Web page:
Former NatWest banker and Royal College of Music trustee from Little Casterton, near Stamford, awarded MBE for services to the arts
A former banker who made a career in the City has been awarded an MBE for services to the arts in the New Year Honours list.
Andrew Haigh, from Little Casterton, has worked with, advised and helped all arms of the arts - including music, art, and theatre - in areas of governance, finance and enterprise.
“It was a complete surprise,” said Andrew.
“You get this official-looking letter from the Cabinet office and you think ‘oh no, what’s gone wrong’!
“Probably the biggest thing is knowing the difference you have been able to make.
“It’s nice that someone has recognised what you have done because often these roles are as hidden helpers.”
Andrew has called Little Casterton home for more than 20 years, but before retirement four years ago it was more of a weekend retreat from working life in London.
An international role with NatWest also took him to China for two years, setting up the country’s first private bank, as well as New York.
A lifelong interest in the arts was enhanced by completing a diploma in art history at the University of London in his spare time.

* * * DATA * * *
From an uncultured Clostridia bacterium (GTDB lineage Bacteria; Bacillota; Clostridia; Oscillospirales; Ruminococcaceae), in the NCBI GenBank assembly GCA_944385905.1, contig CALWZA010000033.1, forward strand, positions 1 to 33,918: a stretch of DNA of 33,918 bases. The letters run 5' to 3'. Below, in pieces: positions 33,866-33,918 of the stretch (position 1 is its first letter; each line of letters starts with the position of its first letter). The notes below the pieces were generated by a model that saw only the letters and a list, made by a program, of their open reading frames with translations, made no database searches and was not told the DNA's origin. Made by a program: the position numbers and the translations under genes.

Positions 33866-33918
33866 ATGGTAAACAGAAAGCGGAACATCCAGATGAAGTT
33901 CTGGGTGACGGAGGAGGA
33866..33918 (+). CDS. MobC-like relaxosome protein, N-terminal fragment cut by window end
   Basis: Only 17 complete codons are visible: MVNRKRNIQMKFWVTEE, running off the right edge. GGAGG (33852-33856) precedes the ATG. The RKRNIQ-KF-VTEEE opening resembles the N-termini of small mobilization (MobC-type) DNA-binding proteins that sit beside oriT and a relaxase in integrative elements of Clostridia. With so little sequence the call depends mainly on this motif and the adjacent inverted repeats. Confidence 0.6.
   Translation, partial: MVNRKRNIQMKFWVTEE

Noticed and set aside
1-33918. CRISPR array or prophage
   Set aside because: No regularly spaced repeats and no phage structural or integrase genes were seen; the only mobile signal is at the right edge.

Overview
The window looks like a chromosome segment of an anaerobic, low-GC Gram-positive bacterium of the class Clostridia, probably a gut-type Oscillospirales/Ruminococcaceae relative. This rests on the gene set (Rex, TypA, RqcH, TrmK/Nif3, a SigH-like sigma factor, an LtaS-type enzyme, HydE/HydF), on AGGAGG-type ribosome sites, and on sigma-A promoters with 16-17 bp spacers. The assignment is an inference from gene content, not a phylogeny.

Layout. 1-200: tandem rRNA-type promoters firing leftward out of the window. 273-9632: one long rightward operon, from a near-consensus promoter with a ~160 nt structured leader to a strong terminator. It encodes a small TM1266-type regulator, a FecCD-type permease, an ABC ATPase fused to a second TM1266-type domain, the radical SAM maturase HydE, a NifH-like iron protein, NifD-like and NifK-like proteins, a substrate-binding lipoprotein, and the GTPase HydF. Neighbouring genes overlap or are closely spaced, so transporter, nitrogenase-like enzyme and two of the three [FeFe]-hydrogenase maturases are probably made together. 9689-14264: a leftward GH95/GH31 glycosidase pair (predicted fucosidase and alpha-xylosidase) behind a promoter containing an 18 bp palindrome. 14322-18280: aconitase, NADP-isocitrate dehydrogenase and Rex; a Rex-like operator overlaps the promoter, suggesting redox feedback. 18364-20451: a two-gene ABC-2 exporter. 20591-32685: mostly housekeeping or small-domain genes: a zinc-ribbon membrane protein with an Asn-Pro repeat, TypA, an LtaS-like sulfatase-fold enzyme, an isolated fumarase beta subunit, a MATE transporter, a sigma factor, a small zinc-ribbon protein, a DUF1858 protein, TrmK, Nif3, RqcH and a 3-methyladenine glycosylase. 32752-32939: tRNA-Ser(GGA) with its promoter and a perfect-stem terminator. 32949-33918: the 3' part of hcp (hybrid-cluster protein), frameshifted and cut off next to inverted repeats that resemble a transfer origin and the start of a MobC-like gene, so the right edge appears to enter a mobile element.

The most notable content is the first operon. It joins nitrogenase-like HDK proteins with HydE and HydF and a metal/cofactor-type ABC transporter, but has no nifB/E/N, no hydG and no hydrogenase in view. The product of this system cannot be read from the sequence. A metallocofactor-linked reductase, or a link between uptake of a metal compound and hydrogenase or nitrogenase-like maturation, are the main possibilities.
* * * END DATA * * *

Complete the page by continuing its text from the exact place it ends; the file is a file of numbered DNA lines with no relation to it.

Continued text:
He is currently treasurer of the Chisenhale Gallery in London, a small gallery which gives aspiring artists their first show - a list that includes several Turner Prize winners.
Andrew, 63, is also trustee and finance committee chairman for the Hepworth Wakefield art museum in the West Yorkshire town where he grew up.
“I’ve always had a strong interest in the arts even when I was busy doing finance sector stuff,” he said.
“It has carried on with a succession of organisations over the years and the intention is to continue to carry on.”
In July he completed his second and final five-year term as trustee with the Royal College of Music, but continues to have committee roles.
Away from the boardroom, Andrew’s voice has been recorded in the same Abbey Road studios that the Beatles famously worked in, as a background singer for the Hooked on Classic series.
“My moment of glory came a very long time ago when my hourly rate for singing was actually higher then what I got for banking,” he said.
“I think I made a very sensible decision on where my future lay!”
While financing the arts has always been less than straightforward, Andrew’s services have become increasingly important as the pandemic continues to challenge the sector.
“It channels my mind and there is a real sense of giving something back and making a difference,” he said.
“I’ve always been a worker rather than someone who just puts their name on a list of board members. Organisations need people to do things.”
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